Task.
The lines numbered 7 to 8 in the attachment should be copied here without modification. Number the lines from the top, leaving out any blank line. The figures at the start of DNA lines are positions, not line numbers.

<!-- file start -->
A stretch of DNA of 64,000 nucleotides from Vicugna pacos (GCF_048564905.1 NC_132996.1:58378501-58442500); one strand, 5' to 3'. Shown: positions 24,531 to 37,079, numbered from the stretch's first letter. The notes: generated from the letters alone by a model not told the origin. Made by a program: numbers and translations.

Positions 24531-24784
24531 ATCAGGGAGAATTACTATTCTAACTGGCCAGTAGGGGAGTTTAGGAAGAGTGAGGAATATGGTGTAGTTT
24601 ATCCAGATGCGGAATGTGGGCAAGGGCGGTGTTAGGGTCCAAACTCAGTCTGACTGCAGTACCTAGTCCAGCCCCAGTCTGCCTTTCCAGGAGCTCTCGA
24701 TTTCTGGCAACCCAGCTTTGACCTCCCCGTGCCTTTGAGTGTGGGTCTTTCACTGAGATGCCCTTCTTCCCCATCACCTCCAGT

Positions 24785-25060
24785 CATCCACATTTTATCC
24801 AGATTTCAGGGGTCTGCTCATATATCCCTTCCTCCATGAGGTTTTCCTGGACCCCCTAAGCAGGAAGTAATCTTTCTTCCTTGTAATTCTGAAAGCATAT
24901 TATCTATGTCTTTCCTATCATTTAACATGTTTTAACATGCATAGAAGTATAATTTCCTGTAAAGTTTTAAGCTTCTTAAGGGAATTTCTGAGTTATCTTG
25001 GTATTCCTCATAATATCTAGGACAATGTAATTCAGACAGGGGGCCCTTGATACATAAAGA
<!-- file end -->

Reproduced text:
24785 CATCCACATTTTATCC
24801 AGATTTCAGGGGTCTGCTCATATATCCCTTCCTCCATGAGGTTTTCCTGGACCCCCTAAGCAGGAAGTAATCTTTCTTCCTTGTAATTCTGAAAGCATAT